Simulation Application
Avatar Model 3DS Loader Image Loader Map Loader

2. Simulation Design
2.1 Architecture The requirements of an overall system for emergency response should be multi-facetted, real-time, and synchronized. Therefore, no single simulation model or software system will be capable of representing all the above aspects. A number of simulation tools have to be integrated to address multiple aspects of a single disaster event. A few simulation model tools can be considered, e.g. explosion simulation, fire simulation, emergency response simulation, traffic flow and evacuation modeling, and so on. In older to apply the designed training simulator on different nodes of the local network, to involve other types of simulators, and to enable the interconnection of them into distributed environments in the near future, the system architecture is to be designed in such ways to provide mechanisms to coordinate the initiation, execution, and shutdown of distributed simulations, to enable data transfers from dispersed data sources, and to provide time synchronization. Therefore, the reusability and interoperability for multiple simulations (federates) drive the system structure to be finally designed by the HLA/RTI [3] infrastructure. Figure 1 illustrates the conceptual architecture of the simulation. Facing the challenges of designing a safety training program that could simulate real-life scenarios, this research developed a virtual environment, which represents the simulation of emergency evacuation in a university building. Figure 2 presents the actual application design architecture that involves various industry standard technologies.

OpenAL OpenGL API Operating System


Figure 2 Simulation Development 2.2 Graphics Modeling The static virtual environment is developed by 3DsMAX7.0 in the light of the SITE building at the University of Ottawa as the prototype. The reason the SITE building is chosen is because it has complex floor plans with multiple exits and evacuation routes, where students, professors, and supporting staffs occupy different floors. The variety with this building creates different realistic scenarios. Compared with hand drawing in vertex coordinates by pure OpenGL or other programming tools, 3DsMAX developing environment allows us to create any type of objects (especially for complicated objects) in a more intuitive and human way. The architecture of the 3D SITE building was studied. The designer went to SITE building at the University of Ottawa many times. Photos of the layout were taken, the geometry data was collected, the architecture was sketched and measurement was taken to compare the model with the real entities from different view angles. Based on the 2D floor map the security office provided, a simple 3D model was built first. The model has 5 stories as shown in Figure3-(a), which was built by mesh, polygon, NURBS, surface modifier and other predefined primitives modeling tools provided by 3DsMAX7.0.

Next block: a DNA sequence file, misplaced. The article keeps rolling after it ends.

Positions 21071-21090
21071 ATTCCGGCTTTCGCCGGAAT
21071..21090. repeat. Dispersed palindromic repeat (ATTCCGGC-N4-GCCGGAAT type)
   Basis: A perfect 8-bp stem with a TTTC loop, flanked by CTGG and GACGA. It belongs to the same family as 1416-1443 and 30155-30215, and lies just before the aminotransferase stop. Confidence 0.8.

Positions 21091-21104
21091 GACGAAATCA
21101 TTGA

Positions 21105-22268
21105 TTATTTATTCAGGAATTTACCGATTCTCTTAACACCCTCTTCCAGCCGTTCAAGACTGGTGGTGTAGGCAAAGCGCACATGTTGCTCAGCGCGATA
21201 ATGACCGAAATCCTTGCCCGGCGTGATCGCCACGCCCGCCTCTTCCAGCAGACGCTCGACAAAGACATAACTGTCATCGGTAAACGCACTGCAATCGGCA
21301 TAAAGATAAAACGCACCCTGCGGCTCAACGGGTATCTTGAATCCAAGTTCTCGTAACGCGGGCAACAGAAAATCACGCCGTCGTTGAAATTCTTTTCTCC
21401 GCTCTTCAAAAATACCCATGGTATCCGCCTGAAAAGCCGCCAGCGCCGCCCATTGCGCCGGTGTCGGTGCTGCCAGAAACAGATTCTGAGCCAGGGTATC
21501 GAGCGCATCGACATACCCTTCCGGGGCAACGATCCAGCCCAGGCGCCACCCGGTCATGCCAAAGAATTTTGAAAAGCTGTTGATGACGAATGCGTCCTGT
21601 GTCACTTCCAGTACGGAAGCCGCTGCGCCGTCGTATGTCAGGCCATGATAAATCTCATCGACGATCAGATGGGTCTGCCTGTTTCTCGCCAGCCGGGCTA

Figure 1 Conceptual Architecture of the Simulation

(a) Front View

Alarm on

On the ground

Start to play User

Timer on

Avatars find the shortest way to exits

Avatars leave the building

On the first floor Avatars find the shortest way to the stairs

Move downstairs

(b) Ground View

Figure 4 Training Scenario 1 Senario2: Emergency Evacuation Training 1. Emergency starts. The alarm is triggered and the timer starts to count the simulation time. 2. A trainee will be asked to select the floor he/she is currently located on. This will lead the trainee into either exploring state or following state. 3. If the trainee chooses the first floor, he/she enters the First Floor Exploring State to bird view this shared virtual space. 4. Otherwise the trainee enters the Ground Floor Follow State. The trainee can manipulate one avatar. The camera view perspective can be set to the first person view, the third person view, or global view to see more of the environment. His/her purpose is to manipulate the avatar to leave the building. He/she can simply walk out of the building by following other auto-avatars.